mourns new gun rampage
School shootings deliberately
target communities’ security.
If it can happen in an isolated and tightly-knit Amish community,
who is safe? It's the question haunting American parents this morning.
Five young girls are now dead, and another six lie injured in hospital,
after they were lined up by a gunman and shot execution- style in
a schoolhouse in rural Pennsylvania.
School shootings are rare and often random. But there was nothing
random about this. The gunman let the boys and their teachers go
and then turned his wrath on the girls.
This was the third school shooting in the US in the past week:
a 16-year-old girl died after an armed man took six students hostage
at a Colorado high school, and a high school principal in Wisconsin
was killed by a 15-year-old student.
It is difficult to answer the question 'Why is this happening?'
The perpetrators of school violence are seldom driven by a single
motive. In some cases - as in Wisconsin - the killer is a disgruntled
student. In others - as in Colorado and now Pennsylvania - the murderer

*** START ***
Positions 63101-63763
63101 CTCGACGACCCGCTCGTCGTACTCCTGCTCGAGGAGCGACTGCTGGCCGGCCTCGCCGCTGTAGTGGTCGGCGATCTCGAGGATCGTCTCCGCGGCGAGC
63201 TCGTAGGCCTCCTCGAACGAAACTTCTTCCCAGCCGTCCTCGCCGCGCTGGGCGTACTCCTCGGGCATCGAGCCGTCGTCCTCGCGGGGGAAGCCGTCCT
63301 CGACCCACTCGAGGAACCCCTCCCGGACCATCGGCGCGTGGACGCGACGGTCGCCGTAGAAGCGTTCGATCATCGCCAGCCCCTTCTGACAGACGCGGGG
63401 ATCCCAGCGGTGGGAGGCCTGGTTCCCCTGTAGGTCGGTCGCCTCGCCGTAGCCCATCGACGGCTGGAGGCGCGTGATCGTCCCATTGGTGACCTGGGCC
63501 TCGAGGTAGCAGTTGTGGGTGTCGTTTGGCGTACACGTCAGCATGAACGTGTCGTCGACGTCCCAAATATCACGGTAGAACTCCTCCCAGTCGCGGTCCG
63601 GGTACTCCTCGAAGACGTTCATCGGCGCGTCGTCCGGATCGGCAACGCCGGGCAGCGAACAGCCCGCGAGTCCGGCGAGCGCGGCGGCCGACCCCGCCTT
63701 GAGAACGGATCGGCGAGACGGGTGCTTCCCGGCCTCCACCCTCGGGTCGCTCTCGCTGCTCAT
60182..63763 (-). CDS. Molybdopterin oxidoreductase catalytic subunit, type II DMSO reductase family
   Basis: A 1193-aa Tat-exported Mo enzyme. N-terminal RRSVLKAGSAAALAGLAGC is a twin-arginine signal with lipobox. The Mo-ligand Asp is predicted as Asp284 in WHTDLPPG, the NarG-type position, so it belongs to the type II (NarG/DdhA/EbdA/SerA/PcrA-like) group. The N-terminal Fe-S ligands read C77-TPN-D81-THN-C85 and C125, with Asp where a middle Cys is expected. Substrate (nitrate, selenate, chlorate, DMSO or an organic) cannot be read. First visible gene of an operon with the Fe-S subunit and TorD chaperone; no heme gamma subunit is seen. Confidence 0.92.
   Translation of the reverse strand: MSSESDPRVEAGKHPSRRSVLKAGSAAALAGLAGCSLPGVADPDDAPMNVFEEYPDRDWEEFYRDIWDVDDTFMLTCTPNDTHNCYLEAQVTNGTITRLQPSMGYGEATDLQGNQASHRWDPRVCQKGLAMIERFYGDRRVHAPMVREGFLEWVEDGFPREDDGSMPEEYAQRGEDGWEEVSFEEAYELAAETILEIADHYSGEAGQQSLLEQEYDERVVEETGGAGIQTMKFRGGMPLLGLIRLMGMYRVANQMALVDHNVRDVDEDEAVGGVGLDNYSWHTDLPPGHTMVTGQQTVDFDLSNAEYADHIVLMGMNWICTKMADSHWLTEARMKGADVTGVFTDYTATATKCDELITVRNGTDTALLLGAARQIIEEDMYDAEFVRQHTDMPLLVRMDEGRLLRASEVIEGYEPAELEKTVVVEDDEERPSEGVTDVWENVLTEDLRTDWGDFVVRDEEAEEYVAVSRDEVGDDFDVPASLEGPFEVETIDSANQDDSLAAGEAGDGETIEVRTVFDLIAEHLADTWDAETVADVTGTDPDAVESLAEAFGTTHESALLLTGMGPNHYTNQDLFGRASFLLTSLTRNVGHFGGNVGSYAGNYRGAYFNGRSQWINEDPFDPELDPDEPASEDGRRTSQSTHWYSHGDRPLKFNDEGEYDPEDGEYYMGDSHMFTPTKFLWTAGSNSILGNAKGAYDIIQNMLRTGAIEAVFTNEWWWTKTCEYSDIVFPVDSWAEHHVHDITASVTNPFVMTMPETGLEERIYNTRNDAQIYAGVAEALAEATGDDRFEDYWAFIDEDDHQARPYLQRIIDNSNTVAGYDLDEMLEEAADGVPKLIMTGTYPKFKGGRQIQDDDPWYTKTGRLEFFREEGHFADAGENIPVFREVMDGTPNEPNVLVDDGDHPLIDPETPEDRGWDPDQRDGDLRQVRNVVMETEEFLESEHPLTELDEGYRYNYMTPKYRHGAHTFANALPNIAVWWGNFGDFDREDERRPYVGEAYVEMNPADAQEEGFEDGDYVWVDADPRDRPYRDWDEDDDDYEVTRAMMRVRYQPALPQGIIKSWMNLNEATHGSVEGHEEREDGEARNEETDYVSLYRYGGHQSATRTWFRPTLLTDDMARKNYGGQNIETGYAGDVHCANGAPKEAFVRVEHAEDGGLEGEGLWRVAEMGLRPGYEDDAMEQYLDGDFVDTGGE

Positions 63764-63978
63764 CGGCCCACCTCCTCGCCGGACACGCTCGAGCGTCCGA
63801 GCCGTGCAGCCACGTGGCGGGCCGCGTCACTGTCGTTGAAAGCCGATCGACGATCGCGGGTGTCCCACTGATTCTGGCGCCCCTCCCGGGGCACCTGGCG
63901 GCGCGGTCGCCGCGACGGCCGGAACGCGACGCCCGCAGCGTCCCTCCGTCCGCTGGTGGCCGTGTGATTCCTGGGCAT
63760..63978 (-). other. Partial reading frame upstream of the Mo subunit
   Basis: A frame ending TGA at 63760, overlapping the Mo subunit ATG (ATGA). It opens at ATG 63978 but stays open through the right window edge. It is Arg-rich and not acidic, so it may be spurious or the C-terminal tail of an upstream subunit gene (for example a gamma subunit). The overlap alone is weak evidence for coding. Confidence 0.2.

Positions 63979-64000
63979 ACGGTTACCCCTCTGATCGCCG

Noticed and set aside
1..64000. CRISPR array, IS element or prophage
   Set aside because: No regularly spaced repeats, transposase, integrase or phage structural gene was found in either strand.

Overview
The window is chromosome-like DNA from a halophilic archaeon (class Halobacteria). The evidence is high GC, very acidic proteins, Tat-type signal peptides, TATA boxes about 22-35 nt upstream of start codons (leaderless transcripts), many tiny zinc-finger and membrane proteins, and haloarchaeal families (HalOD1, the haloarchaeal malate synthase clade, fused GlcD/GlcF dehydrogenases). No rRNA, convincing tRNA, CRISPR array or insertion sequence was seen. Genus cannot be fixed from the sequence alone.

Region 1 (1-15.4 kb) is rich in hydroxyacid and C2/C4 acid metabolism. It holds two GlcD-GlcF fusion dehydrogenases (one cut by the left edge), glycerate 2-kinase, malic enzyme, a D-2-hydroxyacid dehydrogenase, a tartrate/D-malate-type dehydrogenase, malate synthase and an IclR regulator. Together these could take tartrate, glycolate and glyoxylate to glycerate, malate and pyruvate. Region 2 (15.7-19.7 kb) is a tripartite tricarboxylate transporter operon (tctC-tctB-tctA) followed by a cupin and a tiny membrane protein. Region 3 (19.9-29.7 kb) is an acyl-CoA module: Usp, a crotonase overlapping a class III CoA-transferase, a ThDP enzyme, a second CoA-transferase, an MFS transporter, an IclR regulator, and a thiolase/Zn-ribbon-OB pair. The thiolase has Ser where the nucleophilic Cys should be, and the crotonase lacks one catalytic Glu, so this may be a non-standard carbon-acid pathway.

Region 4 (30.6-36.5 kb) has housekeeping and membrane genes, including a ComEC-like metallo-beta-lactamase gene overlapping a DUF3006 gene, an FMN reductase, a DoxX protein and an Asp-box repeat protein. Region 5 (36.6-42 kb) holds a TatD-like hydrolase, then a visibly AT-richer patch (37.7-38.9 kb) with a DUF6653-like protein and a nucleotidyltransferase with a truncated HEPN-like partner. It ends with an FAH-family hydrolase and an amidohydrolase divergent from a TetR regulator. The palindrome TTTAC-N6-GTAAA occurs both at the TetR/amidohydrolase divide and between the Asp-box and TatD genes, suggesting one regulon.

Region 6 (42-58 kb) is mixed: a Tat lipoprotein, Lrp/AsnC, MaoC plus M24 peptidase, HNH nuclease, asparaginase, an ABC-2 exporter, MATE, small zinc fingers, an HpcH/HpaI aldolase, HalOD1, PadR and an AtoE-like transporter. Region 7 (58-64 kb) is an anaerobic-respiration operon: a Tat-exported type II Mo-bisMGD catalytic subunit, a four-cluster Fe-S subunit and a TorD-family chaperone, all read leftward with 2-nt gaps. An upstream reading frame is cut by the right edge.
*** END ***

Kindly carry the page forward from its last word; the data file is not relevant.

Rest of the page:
is a male adult gunman with little or no connection to the scene
of the violence.
It has been suggested that the executioner of the four Amish girls
sought to extract revenge against women. But if it is simply a case
of misogynist malice, why did he let a pregnant teacher leave the
What's really important about the outburst of school shootings
is not the motives of the killers but their target. The killing
of children in a supposedly safe environment undermines the sense
of security of the entire community. This is an event that everyone
takes note of. It is the guarantee of recognition that drives destructive
passions towards the schoolhouse.
on The First Post, 3 October 2006